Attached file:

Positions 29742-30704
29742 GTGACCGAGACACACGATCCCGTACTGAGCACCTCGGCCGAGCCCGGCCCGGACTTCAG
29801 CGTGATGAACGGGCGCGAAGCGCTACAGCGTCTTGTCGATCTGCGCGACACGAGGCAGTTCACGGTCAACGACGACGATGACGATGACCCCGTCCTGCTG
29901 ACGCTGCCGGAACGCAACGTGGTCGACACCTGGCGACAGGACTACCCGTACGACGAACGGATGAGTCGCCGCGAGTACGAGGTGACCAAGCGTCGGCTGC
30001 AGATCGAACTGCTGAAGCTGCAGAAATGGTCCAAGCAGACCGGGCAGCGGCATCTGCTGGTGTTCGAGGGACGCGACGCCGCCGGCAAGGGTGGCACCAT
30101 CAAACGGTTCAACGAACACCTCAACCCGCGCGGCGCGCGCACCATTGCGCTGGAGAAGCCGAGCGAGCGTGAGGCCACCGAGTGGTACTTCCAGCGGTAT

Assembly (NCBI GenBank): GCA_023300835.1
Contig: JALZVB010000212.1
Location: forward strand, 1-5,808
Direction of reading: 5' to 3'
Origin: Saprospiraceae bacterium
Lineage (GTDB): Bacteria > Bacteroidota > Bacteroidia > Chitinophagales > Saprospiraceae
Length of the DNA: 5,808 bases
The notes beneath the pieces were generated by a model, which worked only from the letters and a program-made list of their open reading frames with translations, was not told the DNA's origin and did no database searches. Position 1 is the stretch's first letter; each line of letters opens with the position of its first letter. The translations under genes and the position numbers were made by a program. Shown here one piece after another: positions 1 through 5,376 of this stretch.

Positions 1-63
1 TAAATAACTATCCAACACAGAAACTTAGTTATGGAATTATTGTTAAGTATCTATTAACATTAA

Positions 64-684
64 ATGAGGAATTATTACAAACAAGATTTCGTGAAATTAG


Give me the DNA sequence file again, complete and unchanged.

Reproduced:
Positions 29742-30704
29742 GTGACCGAGACACACGATCCCGTACTGAGCACCTCGGCCGAGCCCGGCCCGGACTTCAG
29801 CGTGATGAACGGGCGCGAAGCGCTACAGCGTCTTGTCGATCTGCGCGACACGAGGCAGTTCACGGTCAACGACGACGATGACGATGACCCCGTCCTGCTG
29901 ACGCTGCCGGAACGCAACGTGGTCGACACCTGGCGACAGGACTACCCGTACGACGAACGGATGAGTCGCCGCGAGTACGAGGTGACCAAGCGTCGGCTGC
30001 AGATCGAACTGCTGAAGCTGCAGAAATGGTCCAAGCAGACCGGGCAGCGGCATCTGCTGGTGTTCGAGGGACGCGACGCCGCCGGCAAGGGTGGCACCAT
30101 CAAACGGTTCAACGAACACCTCAACCCGCGCGGCGCGCGCACCATTGCGCTGGAGAAGCCGAGCGAGCGTGAGGCCACCGAGTGGTACTTCCAGCGGTAT

Assembly (NCBI GenBank): GCA_023300835.1
Contig: JALZVB010000212.1
Location: forward strand, 1-5,808
Direction of reading: 5' to 3'
Origin: Saprospiraceae bacterium
Lineage (GTDB): Bacteria > Bacteroidota > Bacteroidia > Chitinophagales > Saprospiraceae
Length of the DNA: 5,808 bases
The notes beneath the pieces were generated by a model, which worked only from the letters and a program-made list of their open reading frames with translations, was not told the DNA's origin and did no database searches. Position 1 is the stretch's first letter; each line of letters opens with the position of its first letter. The translations under genes and the position numbers were made by a program. Shown here one piece after another: positions 1 through 5,376 of this stretch.

Positions 1-63
1 TAAATAACTATCCAACACAGAAACTTAGTTATGGAATTATTGTTAAGTATCTATTAACATTAA

Positions 64-684
64 ATGAGGAATTATTACAAACAAGATTTCGTGAAATTAG